Most every year, over the past 3 decades of my life, I’ve gotten away for a couple of days, at the end of the year, to review the previous year, before planning the new one.
One of the primary values of doing a “Year-End Review” is having a process to complete the past so you’re able to bring forward, into the new year, lessons learned from the previous one, but not then dragging any of the unnecessary parts into the future, where it might sabotage it.
There are several important things we need to see, in terms of the actual value in doing this.
A. You need to fully and formally recognize what has taken place.
Chances are really high, that your life is like mine, and rest of humanity in that there have been some really painful or difficult things that you’ve experienced AND there may have been some really joyful or marvelous things that you’ve experienced.
Either way, nothing can be learned from any of these experiences unless we’ve fully reflected on them.
B. You need to learn from pivotal experiences (whether you perceive them to be very good or not).
The experience of re-building my life, marriage, and family has been profound on every level. Patterns have emerged of what has been MOST effective and those that have been LEAST effective. These learnings are absolutely invaluable!
While it’s been a difficult time in my family and in my personal and professional life. it’s also been a dramatic experience I’ve learned from. In fact, it’s an experience I wouldn’t want to repeat, but it’s also an experience I’ve been profoundly changed by.
C. You need to apply those learning’s first to your interior life (your mind) and then your exterior one (your behavior.)
One of the primary ways that we grow is when we change something in the way that we think and then the way we act. When we allow past experiences to inform our future ones, something very powerful happens.
So here’s a simple process to use, for a Year-End Review
Get away to a quiet place where there are no distractions. This could be your backyard… in a park… by a lake, etc. When you get there, turn off your phone! You need to reflect on your life, not respond to other’s lives.
Pull out a journal (either a paper one or a digital one- I use the DayOne app for this) and write out these questions. (Several of these I’ve used for years and several of them I got from Michael Hyatt.)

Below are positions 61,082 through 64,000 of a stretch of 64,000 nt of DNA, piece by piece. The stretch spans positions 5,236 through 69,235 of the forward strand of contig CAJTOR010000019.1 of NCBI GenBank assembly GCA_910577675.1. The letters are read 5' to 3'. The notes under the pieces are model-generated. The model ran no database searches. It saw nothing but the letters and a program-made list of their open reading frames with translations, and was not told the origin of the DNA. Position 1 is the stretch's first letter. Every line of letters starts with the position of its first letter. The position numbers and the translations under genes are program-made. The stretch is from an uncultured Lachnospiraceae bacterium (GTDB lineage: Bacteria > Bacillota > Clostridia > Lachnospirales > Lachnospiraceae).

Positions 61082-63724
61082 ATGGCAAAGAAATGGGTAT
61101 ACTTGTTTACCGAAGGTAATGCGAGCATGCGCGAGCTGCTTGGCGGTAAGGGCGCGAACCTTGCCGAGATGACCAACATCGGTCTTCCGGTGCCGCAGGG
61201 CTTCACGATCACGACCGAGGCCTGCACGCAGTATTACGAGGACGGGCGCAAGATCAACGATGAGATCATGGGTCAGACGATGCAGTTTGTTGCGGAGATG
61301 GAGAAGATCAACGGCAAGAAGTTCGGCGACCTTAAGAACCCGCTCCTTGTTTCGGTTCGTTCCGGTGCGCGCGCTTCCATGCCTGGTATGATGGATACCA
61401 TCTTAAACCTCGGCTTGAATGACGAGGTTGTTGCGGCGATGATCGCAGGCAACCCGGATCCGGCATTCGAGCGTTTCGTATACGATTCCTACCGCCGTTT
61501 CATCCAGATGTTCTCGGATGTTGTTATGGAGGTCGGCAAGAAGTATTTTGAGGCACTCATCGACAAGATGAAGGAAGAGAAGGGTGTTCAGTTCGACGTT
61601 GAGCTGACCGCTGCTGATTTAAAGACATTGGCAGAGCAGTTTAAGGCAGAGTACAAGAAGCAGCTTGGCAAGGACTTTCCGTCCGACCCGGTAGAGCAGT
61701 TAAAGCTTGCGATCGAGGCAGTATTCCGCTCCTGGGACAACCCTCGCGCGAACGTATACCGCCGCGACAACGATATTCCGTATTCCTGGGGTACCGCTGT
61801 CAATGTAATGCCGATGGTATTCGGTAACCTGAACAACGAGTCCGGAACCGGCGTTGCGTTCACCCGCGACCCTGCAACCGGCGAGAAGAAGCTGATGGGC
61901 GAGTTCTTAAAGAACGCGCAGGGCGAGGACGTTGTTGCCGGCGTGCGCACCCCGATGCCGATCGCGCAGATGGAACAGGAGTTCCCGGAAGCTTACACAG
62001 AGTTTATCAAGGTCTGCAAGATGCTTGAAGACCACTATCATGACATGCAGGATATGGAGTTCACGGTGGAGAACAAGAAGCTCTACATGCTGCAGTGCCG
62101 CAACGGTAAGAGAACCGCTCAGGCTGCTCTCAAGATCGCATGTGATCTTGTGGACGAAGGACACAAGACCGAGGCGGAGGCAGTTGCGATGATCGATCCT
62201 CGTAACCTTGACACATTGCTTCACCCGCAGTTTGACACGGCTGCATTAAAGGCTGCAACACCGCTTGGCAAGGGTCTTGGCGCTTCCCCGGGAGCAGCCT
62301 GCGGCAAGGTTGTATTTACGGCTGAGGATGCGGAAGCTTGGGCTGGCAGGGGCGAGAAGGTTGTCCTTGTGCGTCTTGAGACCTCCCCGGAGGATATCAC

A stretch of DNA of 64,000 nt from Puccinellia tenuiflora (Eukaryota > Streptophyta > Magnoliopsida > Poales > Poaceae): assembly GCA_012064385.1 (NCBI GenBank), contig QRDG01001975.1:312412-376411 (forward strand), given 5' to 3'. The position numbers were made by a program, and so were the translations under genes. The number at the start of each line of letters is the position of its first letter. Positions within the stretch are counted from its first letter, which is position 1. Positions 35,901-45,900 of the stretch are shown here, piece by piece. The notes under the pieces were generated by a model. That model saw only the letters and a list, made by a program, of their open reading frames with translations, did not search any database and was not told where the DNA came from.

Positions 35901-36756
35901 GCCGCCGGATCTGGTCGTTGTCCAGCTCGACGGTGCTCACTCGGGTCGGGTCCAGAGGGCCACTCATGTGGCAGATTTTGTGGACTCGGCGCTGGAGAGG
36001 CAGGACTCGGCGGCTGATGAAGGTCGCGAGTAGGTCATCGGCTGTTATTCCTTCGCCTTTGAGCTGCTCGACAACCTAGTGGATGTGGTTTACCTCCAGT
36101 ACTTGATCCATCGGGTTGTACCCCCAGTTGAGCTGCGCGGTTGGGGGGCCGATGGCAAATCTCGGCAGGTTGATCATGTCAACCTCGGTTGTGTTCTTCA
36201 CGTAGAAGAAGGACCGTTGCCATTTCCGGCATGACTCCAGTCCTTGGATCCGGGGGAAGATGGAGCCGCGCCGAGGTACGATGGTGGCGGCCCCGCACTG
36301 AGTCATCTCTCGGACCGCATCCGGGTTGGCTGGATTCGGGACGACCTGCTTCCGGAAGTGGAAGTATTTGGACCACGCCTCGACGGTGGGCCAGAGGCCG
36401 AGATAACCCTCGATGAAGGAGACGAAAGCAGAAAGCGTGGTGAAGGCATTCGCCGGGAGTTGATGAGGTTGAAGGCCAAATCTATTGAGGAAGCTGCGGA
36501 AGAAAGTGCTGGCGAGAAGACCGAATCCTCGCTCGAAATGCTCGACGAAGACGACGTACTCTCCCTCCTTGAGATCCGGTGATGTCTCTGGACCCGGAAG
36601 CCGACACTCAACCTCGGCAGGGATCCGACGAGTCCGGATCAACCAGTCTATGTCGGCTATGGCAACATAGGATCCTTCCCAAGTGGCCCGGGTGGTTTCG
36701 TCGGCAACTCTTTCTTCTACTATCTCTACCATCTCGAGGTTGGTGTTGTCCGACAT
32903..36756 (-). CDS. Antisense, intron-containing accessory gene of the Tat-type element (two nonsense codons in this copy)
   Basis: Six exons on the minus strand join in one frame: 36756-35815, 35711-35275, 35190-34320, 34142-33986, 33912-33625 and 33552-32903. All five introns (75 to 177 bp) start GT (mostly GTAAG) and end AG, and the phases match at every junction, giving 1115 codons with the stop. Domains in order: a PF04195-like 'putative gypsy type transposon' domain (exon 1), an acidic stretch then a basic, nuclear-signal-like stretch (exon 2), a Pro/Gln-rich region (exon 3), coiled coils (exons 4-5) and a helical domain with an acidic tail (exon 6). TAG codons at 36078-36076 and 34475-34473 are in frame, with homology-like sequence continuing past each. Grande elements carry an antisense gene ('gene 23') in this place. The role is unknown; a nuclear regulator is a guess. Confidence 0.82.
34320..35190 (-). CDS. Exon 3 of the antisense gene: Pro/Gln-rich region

1. If this past year were a movie, which genre would it fall into?
Was your life this past year like a sci-fi movie? Or more like a comedy… or adventure… or like an intense drama?
2. What are the specific things that you feel gratitude for?
Upon the most honest reflection, one will quickly see that most of life has been a pure gift. What are those gifts? What should be your response to them?
3. What are several major themes that seemed to emerge from the year?
For most of us, we have multiple experiences but most of them could be boiled down into 2-3 themes that seemed to have been recurring.
4. What did you accomplish this past year that you were the proudest of?
What are numerous things, that required effort and intentionality on your part, that seemed to produce some goodness in your life and in the lives of others?
5. What did you feel that you could have been acknowledged for but weren’t?
Ok. This is often a big one because it happens to us all. But when we ‘bury’ hurt over important things that we did, that no one seemed to notice, this can lead to bitterness in our lives.
6. What regrets or disappointments did you experience?
There are always things that happen in our human lives, that didn’t go our way! Some of these things might include: goals or dreams that never materialized; things that you had hoped would change or turn around; etc.
7. What do you feel was missing from this past year?
Often times when we reflect back on our lives, we wish we would have included more of certain things or people in our lives.
8. What were the major life lessons you learned?
A very important thing to motivate us is that: “Whatever we don’t learn from, we’re destined to repeat it.”
9. What do you need to say to God in response to all of this? What might He want to say to you?
All of these questions can help you do a better job of bringing a whole year’s worth of experiences to some sort of completion. And from the process itself, your future can be better empowered instead of getting sabotaged again.
Imagine how such a review could be helpful for you. When can you schedule such a review?